1. lheywood - August 14, 2009 at 06:04 am

If the above is the case, I am wondering what will provide motivation for graduate students to complete Ph.D programs if there isn't the promise of an eventual tenured job associated with it? Job security has traditionally been one of the main motivators, because salary scales most often lag behind those associated with jobs outside of academia.

2. neniaf - August 14, 2009 at 08:09 am

Dr. Bauerlein's analysis is far too simplistic. As a dean, my goal is not only to get the most for my budget in the short run, but to ensure the continuation of that budget money over the course of years. No one gives me a huge pot of undedicated money; everything is attached to a budget line, and one of the most sacrosanct of these is the one for full-time faculty salaries. If I argue to transfer an amount from the full-time faculty budget to the adjunct budget, it becomes much more vulnerable in the event of future cuts. So in the current budget situation faced by most deans today, if faced by a pressing need for additional faculty in a certain area, I know that no argument for a new tenure-track faculty line would work on my superiors, and I am likely to support any expansion through the use of adjuncts alone (which then gives me an eventual argument to replace those adjuncts with a full-time faculty member when the economy improves). But were a faculty member to retire, would I argue to replace that individual with adjuncts, which would give me more teaching (and only teaching) "bang for my buck"? Not on your life! I would be seriously risking the reallocation of my funds to another area of the institution the following year were I to do so!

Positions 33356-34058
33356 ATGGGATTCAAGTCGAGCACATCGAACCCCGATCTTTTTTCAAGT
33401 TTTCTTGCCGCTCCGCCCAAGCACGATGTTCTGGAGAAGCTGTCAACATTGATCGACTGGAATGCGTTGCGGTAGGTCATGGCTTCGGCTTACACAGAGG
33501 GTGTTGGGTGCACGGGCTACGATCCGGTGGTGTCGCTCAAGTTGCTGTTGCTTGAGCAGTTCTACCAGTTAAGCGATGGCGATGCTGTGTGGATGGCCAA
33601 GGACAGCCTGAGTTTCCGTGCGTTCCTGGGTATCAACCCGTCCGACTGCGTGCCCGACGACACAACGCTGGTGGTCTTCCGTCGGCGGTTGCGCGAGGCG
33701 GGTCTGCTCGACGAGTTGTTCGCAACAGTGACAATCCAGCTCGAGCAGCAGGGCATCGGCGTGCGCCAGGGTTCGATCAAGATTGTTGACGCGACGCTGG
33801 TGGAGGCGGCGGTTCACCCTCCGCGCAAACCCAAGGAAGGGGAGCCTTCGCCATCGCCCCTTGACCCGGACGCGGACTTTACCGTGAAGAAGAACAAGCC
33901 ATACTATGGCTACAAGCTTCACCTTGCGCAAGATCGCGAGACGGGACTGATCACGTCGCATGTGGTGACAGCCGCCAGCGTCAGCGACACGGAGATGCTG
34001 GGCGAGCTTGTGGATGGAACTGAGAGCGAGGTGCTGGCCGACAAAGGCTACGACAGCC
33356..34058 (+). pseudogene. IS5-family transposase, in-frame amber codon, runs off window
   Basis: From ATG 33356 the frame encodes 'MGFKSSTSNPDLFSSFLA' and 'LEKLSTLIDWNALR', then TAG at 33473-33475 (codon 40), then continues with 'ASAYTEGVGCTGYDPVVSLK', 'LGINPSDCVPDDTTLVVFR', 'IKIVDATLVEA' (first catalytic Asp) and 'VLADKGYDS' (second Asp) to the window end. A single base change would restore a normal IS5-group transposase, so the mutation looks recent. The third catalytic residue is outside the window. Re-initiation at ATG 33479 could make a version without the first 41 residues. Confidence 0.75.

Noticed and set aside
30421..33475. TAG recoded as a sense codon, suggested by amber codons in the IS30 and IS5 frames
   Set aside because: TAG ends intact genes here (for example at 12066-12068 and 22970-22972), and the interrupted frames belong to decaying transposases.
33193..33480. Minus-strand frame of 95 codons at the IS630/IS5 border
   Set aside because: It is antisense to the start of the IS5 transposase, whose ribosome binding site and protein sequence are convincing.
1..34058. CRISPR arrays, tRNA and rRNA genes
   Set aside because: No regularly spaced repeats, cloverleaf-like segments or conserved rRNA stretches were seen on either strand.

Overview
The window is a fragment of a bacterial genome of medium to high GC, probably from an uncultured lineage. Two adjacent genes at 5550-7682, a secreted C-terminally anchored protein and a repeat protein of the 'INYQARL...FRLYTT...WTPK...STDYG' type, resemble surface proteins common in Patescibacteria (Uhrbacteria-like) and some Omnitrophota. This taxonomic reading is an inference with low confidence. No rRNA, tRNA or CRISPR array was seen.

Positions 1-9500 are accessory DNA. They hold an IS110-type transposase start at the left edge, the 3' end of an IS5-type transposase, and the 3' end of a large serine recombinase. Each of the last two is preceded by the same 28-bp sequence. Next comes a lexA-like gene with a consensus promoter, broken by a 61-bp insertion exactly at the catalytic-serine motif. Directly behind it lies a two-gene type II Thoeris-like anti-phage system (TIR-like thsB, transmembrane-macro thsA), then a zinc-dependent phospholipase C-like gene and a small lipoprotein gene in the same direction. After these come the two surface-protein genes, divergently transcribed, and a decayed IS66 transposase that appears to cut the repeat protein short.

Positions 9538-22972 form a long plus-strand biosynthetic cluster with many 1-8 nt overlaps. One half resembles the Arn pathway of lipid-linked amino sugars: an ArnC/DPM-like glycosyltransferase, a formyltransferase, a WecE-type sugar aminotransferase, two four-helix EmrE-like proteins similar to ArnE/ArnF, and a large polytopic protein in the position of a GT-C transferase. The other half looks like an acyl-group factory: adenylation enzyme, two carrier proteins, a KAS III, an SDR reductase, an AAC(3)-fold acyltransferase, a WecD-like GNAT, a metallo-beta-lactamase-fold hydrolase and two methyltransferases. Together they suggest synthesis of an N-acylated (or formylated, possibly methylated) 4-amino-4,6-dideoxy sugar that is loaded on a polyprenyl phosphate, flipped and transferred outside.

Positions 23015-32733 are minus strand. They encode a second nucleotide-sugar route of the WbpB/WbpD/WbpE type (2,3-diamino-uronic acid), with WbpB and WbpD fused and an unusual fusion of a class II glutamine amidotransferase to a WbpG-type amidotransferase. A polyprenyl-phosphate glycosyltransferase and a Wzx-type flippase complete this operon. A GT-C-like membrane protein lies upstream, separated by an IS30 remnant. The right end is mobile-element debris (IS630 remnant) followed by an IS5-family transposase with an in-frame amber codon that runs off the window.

3. lsdeprez - August 14, 2009 at 08:20 am

Might I suggest that everyone read Martha Nussbaum's "Education for Profit, Education for Freedom" in the AAC&U Liberal Education, vol 95, No 3, 2009 ... we must not shortchange the importance of education as the mechanism for a "more inclusive type of citizenship." As a democracy, we cannot afford some of the "efficiencies" that are being promoted across the country!

4. joelcairo - August 14, 2009 at 08:22 am